Many expressed hope Biden would right U.S. democracy two weeks after rioters stormed the Capitol, shaking the faith of those fighting for democracy in their own countries.
Governments targeted and sanctioned under Trump embraced the chance for a fresh start with Biden, while some heads of state who lauded Trump's blend of nationalism and populism were more restrained in their expectations.
But the chance to repair frayed alliances and work together on global problems carried the day.
China, whose U.S. relations nosedived due to widespread frustration in Washington over its human rights record and accusations of technology theft, expressed hope about the change in the White House.
"I think after this very difficult and extraordinary time, both the Chinese and American people deserve a better future," Foreign Ministry spokesperson Hua Chunying said at a daily briefing.
Biden "understands the importance of cooperation among nations," said former Colombian president and Nobel Peace Prize winner Juan Manuel Santos, who left office in 2018. "As a matter of fact, if we don't cooperate – all nations – to fight climate change, then we will all perish. It's as simple as that."
French President Emmanuel Macron and Tibetan spiritual leader the Dalai Lama were among those welcoming U.S. attention to climate change. After Trump withdrew the U.S. from the Paris climate accord, Biden reversed the move in the first hours of his presidency Wednesday.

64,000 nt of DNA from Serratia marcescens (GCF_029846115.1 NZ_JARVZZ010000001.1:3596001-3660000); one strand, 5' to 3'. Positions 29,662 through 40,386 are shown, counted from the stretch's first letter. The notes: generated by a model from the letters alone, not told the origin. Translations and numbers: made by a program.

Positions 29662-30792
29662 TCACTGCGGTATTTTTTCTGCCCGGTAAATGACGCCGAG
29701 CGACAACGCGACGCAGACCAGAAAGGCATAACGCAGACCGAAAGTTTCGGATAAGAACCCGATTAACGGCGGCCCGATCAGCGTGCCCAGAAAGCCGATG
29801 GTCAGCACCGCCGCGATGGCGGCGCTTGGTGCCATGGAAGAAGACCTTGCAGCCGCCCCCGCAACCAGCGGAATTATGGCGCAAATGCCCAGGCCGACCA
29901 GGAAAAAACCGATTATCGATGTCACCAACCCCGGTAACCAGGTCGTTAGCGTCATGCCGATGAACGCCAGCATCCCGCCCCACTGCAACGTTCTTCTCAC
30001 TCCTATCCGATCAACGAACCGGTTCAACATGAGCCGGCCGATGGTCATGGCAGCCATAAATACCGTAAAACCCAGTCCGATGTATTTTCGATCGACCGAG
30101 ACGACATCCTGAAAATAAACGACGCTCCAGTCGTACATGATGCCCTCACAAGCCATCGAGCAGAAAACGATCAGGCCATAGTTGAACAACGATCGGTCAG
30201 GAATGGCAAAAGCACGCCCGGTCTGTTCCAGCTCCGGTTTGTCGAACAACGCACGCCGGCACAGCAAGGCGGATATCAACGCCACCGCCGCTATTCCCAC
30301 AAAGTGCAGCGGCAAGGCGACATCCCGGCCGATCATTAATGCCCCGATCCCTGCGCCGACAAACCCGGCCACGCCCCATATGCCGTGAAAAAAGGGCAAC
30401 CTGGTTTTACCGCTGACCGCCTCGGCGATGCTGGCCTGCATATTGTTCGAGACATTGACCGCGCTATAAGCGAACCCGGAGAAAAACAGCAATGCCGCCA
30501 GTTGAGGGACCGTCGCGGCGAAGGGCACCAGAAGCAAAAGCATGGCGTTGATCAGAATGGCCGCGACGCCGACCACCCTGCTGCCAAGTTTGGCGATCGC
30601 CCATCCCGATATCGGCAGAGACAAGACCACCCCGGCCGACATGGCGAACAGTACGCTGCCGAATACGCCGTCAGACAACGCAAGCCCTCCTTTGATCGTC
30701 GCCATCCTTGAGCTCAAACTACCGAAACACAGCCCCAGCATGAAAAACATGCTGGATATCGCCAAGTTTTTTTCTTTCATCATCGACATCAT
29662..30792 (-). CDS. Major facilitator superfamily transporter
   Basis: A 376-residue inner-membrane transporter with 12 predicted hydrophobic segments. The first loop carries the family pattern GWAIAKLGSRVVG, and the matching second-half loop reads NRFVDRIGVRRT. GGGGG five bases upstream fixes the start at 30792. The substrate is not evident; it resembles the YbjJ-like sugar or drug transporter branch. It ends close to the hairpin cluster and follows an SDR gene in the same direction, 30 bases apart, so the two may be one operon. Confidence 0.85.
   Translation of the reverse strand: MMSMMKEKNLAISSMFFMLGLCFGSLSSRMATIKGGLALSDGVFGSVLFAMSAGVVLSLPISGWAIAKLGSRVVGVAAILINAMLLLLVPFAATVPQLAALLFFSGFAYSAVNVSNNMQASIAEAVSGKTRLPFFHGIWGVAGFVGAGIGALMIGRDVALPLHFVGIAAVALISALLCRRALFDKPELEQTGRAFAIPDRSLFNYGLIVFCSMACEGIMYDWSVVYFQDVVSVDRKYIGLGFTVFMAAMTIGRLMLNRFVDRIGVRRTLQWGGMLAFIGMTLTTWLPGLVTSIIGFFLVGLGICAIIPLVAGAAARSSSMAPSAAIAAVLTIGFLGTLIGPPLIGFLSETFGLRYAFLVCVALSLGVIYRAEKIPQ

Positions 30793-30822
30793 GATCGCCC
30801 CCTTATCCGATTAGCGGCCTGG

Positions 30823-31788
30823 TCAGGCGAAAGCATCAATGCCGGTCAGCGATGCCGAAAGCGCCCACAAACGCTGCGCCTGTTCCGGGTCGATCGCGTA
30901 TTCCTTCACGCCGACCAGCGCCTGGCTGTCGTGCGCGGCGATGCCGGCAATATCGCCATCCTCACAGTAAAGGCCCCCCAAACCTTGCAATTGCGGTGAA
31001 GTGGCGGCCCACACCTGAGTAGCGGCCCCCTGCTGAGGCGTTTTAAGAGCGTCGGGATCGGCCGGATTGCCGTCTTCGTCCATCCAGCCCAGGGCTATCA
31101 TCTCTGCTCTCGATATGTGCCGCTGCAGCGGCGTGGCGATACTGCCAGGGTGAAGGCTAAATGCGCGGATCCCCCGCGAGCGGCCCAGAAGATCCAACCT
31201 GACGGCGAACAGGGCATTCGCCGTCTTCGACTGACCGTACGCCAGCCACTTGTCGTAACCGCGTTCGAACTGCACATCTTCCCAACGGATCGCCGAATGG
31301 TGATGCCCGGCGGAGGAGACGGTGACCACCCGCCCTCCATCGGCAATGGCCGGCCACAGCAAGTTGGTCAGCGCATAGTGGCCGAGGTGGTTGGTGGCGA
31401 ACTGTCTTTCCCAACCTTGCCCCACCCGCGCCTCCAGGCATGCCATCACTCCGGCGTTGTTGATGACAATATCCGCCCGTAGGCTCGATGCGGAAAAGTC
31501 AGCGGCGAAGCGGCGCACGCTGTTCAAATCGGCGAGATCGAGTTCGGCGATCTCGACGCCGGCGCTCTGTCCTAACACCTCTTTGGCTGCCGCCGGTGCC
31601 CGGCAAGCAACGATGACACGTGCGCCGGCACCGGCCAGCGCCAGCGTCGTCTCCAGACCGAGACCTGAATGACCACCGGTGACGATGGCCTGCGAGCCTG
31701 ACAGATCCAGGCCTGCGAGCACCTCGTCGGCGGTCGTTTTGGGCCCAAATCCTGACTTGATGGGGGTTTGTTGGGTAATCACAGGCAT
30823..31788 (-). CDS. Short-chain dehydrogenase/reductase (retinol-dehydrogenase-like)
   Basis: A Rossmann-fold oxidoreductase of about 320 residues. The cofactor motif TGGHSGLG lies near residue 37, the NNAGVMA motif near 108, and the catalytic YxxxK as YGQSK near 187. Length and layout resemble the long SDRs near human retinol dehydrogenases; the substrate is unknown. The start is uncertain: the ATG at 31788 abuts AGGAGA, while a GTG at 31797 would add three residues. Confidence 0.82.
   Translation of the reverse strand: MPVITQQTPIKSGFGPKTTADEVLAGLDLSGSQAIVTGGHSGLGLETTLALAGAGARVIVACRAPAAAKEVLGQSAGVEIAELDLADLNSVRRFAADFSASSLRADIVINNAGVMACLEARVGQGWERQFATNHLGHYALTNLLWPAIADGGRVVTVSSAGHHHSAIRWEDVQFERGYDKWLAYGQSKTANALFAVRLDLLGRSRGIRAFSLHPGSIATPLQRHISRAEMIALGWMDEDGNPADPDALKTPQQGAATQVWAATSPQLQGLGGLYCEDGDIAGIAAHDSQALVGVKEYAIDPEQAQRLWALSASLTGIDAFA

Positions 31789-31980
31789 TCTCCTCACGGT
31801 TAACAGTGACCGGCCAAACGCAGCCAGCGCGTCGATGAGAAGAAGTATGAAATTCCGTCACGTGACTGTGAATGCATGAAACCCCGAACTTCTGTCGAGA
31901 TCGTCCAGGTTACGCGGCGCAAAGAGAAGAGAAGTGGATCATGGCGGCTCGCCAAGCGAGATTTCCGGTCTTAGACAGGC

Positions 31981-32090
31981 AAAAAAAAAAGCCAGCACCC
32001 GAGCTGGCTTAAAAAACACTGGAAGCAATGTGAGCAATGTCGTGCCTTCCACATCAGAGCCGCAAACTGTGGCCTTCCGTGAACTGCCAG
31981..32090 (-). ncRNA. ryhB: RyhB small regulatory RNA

With Biden, "we will be stronger to face the challenges of our time. Stronger to build our future. Stronger to protect our planet," Macron wrote on Twitter. "Welcome back to the Paris Agreement!"
Other European allies saw a chance to come in out of the cold after strained relationships with the Trump administration.
European Council President Charles Michel said trans-Atlantic relations have "greatly suffered in the last four years" while the world has become less stable and less predictable.
"We have our differences and they will not magically disappear. America seems to have changed, and how it's perceived in Europe and the rest of the world has also changed," added Michel, whose open criticism of the Trump era contrasted with the silence that mostly reigned in Europe while the Republican leader was in the White House.
In Ballina, Ireland, where Biden's great-great-grandfather was born in 1832, a mural of a smiling Biden adorned a wall in the town, where some of the president's relatives still live.
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